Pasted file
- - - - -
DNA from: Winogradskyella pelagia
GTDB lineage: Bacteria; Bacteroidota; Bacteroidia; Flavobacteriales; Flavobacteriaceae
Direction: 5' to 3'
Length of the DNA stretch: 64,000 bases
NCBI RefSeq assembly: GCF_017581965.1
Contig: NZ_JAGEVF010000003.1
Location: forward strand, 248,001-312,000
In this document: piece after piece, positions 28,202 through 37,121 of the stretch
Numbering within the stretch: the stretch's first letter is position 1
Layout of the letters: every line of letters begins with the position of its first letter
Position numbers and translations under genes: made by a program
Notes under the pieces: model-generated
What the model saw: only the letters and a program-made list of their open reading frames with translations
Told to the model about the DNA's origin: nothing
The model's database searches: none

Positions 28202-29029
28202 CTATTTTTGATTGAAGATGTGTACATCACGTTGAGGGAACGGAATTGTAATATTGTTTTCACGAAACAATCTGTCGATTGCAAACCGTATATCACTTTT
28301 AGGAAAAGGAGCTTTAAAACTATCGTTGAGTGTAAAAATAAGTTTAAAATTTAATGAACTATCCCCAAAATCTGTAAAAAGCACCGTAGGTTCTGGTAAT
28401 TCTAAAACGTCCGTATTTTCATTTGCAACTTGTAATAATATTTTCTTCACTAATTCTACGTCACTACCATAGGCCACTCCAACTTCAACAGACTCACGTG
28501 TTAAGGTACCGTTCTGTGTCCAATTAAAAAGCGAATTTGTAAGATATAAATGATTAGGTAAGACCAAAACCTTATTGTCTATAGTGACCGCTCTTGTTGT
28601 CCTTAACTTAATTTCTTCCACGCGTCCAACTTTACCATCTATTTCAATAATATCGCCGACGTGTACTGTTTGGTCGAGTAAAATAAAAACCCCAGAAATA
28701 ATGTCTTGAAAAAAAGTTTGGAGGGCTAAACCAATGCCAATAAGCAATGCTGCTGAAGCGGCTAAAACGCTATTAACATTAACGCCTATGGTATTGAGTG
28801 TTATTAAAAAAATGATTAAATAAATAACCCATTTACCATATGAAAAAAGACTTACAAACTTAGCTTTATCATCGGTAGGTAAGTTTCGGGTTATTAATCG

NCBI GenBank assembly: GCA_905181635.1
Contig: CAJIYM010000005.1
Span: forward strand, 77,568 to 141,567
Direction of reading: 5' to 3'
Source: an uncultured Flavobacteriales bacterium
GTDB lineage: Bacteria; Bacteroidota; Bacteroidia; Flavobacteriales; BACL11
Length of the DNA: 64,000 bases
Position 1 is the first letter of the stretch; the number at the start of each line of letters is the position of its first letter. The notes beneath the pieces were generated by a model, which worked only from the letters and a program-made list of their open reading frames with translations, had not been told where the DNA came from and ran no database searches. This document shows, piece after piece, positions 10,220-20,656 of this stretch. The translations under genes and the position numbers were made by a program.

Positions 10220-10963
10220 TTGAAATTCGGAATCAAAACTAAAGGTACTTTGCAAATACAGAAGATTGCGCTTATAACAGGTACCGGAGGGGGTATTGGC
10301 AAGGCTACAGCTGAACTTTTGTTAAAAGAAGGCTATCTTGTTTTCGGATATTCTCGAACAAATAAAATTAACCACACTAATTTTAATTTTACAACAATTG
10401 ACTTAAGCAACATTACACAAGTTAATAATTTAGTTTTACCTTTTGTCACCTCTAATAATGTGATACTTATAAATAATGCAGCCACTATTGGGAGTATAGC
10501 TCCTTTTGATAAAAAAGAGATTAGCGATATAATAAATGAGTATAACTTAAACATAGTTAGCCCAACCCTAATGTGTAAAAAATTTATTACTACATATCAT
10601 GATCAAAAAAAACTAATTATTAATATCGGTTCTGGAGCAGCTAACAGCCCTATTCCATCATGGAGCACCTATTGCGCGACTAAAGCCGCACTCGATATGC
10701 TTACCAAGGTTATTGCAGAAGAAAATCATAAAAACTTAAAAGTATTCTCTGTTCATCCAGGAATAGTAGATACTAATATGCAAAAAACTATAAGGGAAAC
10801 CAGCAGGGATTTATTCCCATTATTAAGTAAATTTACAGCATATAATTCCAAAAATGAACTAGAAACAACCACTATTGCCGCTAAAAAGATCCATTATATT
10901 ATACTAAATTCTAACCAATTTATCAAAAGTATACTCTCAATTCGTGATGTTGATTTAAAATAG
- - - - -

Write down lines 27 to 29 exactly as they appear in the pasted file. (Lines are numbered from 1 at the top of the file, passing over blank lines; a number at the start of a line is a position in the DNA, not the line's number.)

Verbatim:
Direction of reading: 5' to 3'
Source: an uncultured Flavobacteriales bacterium
GTDB lineage: Bacteria; Bacteroidota; Bacteroidia; Flavobacteriales; BACL11